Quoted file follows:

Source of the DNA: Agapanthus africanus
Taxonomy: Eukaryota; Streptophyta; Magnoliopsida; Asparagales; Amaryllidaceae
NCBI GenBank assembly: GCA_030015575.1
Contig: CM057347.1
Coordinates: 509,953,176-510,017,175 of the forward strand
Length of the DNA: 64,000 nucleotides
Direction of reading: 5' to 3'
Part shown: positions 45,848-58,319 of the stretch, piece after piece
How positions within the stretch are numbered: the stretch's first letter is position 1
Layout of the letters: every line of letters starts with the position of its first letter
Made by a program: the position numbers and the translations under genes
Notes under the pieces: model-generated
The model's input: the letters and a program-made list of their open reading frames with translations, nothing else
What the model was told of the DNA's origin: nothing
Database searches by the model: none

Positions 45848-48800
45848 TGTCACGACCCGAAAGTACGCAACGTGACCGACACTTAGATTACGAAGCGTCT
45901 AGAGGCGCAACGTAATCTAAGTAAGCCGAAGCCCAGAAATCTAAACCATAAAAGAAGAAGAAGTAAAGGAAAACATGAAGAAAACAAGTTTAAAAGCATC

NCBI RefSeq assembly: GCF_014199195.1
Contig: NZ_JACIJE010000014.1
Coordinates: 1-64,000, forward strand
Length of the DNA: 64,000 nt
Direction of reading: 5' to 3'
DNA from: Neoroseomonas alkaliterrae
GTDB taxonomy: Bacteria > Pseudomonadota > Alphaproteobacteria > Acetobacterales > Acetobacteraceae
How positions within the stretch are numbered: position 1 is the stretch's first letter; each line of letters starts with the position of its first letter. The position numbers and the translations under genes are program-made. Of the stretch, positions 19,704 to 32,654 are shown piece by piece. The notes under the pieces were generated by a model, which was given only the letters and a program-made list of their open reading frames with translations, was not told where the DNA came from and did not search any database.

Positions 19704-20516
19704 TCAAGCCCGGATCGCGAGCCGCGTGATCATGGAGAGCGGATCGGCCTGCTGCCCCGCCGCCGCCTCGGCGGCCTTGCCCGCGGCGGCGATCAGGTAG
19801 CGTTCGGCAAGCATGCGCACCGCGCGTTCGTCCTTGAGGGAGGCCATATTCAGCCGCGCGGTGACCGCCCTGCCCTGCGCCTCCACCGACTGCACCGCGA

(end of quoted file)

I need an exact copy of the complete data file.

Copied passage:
Source of the DNA: Agapanthus africanus
Taxonomy: Eukaryota; Streptophyta; Magnoliopsida; Asparagales; Amaryllidaceae
NCBI GenBank assembly: GCA_030015575.1
Contig: CM057347.1
Coordinates: 509,953,176-510,017,175 of the forward strand
Length of the DNA: 64,000 nucleotides
Direction of reading: 5' to 3'
Part shown: positions 45,848-58,319 of the stretch, piece after piece
How positions within the stretch are numbered: the stretch's first letter is position 1
Layout of the letters: every line of letters starts with the position of its first letter
Made by a program: the position numbers and the translations under genes
Notes under the pieces: model-generated
The model's input: the letters and a program-made list of their open reading frames with translations, nothing else
What the model was told of the DNA's origin: nothing
Database searches by the model: none

Positions 45848-48800
45848 TGTCACGACCCGAAAGTACGCAACGTGACCGACACTTAGATTACGAAGCGTCT
45901 AGAGGCGCAACGTAATCTAAGTAAGCCGAAGCCCAGAAATCTAAACCATAAAAGAAGAAGAAGTAAAGGAAAACATGAAGAAAACAAGTTTAAAAGCATC

NCBI RefSeq assembly: GCF_014199195.1
Contig: NZ_JACIJE010000014.1
Coordinates: 1-64,000, forward strand
Length of the DNA: 64,000 nt
Direction of reading: 5' to 3'
DNA from: Neoroseomonas alkaliterrae
GTDB taxonomy: Bacteria > Pseudomonadota > Alphaproteobacteria > Acetobacterales > Acetobacteraceae
How positions within the stretch are numbered: position 1 is the stretch's first letter; each line of letters starts with the position of its first letter. The position numbers and the translations under genes are program-made. Of the stretch, positions 19,704 to 32,654 are shown piece by piece. The notes under the pieces were generated by a model, which was given only the letters and a program-made list of their open reading frames with translations, was not told where the DNA came from and did not search any database.

Positions 19704-20516
19704 TCAAGCCCGGATCGCGAGCCGCGTGATCATGGAGAGCGGATCGGCCTGCTGCCCCGCCGCCGCCTCGGCGGCCTTGCCCGCGGCGGCGATCAGGTAG
19801 CGTTCGGCAAGCATGCGCACCGCGCGTTCGTCCTTGAGGGAGGCCATATTCAGCCGCGCGGTGACCGCCCTGCCCTGCGCCTCCACCGACTGCACCGCGA